LOUISVILLE, KY (WAVE) - Thursday, Senate Democrats bought time on the issue of guns, putting all proposals for new gun laws on hold, allowing for the possibility of reintroducing them later.
It's unlikely that the issue will go away anytime soon and so concerns of gun owners will continue. The uncertainty has caused shortages as we saw when Cabela's opened in Louisville.
The ammo shelves were crowded as customers stocked up.
"We've got a .22 long rifle, we've got .38 special. I'm sure I've got some .40 in here somewhere, magazines," said Louisville resident Rosson Mason.
Cabela's CEO Tommy Millner says the rush for ammo wasn't unexpected and it's nationwide.
"There's been quite a run on ammunition for a couple of years and it's accelerated in recent months," Millner said.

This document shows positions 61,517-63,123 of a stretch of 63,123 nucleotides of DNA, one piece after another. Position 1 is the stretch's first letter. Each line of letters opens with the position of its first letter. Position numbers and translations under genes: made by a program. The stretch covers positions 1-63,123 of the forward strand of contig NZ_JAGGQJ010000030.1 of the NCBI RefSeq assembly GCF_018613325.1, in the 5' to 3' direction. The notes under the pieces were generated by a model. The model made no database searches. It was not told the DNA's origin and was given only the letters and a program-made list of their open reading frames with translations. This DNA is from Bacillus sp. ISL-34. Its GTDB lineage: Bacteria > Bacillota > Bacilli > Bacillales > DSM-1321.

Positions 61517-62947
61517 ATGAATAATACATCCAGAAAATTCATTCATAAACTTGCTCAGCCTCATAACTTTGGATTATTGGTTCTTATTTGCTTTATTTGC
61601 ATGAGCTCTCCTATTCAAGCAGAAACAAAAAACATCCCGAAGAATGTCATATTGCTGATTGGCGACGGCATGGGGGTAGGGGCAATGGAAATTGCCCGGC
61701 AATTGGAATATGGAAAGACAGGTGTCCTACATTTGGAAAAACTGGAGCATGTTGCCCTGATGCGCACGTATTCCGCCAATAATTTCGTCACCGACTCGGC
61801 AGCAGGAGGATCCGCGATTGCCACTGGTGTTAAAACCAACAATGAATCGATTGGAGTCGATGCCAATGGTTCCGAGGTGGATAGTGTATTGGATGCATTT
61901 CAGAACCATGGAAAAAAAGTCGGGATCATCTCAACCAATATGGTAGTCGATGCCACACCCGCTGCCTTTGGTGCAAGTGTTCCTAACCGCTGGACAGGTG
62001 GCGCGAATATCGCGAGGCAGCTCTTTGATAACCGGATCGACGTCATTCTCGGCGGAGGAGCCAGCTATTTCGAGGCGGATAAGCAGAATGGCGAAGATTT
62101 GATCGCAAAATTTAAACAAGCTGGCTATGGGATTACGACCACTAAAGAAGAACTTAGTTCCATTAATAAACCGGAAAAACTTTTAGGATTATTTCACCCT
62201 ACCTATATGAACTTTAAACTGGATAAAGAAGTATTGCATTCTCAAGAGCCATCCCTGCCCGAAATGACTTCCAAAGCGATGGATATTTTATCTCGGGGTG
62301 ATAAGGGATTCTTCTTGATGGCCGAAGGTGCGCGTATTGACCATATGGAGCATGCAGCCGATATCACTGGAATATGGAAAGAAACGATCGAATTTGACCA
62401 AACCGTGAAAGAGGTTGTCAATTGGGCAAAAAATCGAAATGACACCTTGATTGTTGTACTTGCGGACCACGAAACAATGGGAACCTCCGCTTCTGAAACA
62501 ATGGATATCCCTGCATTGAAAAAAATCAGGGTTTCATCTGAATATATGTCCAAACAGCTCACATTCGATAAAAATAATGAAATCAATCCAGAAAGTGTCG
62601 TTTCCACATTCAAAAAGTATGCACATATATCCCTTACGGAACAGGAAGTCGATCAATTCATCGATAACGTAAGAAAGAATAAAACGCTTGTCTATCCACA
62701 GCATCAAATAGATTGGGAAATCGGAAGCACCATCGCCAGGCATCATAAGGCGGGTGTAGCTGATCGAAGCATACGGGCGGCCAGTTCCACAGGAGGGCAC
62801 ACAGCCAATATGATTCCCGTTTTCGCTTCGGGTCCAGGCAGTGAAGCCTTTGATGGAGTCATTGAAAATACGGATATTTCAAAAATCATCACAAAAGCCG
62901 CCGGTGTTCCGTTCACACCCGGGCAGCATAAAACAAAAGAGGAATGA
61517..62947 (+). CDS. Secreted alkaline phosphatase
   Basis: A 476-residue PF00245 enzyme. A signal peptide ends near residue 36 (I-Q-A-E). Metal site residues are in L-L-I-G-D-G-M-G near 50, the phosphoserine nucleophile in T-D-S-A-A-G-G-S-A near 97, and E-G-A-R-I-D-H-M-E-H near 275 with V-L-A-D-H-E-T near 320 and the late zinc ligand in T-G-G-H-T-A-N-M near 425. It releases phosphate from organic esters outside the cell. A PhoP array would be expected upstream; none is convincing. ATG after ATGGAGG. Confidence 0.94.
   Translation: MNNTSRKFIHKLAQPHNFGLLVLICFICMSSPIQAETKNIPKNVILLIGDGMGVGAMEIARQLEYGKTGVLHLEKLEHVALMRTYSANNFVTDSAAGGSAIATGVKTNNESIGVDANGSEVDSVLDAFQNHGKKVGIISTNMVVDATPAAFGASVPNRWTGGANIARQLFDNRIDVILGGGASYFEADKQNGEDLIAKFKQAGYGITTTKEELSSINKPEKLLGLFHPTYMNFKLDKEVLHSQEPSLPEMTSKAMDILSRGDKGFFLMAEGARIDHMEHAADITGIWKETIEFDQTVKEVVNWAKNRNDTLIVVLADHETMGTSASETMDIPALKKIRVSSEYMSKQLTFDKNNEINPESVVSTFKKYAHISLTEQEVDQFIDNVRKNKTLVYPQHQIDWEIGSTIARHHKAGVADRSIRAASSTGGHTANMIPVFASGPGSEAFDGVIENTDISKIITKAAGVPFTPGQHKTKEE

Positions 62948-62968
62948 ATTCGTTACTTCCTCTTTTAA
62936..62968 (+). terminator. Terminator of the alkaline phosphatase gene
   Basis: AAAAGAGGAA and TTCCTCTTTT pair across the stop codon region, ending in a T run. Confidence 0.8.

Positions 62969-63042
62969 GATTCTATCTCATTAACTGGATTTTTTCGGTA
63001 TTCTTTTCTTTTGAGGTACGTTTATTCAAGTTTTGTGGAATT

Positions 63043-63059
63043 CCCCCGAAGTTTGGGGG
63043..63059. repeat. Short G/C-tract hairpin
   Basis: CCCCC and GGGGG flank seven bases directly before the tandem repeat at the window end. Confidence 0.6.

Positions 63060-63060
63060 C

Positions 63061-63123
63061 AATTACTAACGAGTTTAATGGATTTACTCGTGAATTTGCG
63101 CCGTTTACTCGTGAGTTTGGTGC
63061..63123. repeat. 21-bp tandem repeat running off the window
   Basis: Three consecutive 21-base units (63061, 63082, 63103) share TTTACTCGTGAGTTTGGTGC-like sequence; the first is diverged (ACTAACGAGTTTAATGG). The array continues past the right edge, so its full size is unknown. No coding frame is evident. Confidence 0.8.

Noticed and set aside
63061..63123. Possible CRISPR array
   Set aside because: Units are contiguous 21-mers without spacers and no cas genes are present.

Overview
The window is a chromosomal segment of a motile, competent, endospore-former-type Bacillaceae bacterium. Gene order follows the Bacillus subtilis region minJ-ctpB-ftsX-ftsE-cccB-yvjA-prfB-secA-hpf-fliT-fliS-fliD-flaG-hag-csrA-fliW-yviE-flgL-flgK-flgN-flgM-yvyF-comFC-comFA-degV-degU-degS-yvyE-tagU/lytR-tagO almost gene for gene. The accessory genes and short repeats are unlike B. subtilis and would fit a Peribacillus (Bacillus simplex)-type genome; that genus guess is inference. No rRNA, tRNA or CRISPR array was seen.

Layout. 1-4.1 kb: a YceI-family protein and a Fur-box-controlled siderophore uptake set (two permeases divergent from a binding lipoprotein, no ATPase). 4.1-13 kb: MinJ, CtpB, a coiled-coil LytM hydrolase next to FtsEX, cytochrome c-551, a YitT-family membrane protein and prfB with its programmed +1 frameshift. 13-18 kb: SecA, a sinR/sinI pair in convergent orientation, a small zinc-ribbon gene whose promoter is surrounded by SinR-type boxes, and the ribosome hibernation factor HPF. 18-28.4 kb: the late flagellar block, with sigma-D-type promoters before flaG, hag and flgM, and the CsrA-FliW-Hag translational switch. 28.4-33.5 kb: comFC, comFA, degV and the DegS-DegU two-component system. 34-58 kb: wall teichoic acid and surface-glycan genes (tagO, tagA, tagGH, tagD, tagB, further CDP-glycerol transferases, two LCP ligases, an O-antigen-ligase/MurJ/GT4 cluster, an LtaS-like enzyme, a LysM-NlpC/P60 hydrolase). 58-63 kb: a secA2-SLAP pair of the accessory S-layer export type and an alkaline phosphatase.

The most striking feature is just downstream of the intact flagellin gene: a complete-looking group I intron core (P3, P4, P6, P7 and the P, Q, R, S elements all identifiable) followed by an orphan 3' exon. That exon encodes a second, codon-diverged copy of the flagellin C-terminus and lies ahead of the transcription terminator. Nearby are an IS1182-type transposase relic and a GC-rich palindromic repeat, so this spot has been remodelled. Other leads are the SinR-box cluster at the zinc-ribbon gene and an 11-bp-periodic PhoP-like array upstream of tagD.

Millner knows quite a bit about ammunition and guns. He used to run Remington Arms.
"People are concerned about additional taxes and regulation and when they do, they buy more guns and ammo," he said.
Sparking the sales, online reports of large-scale ammo orders from the Department of Homeland Security, which have also led to conspiracy theories.
The impact is far-reaching. The leader for a local 4H program said shortages have put the future of youth sharpshooting and trap shooting programs in question, making ammunition more expensive and at times, hard to come by. The problem, she says, is statewide.
Reports from some areas of the country have said that police departments were also concerned about shortages and the impact on their ability to train. In Louisville, metro police said that they have planned accordingly and it is not affecting local training.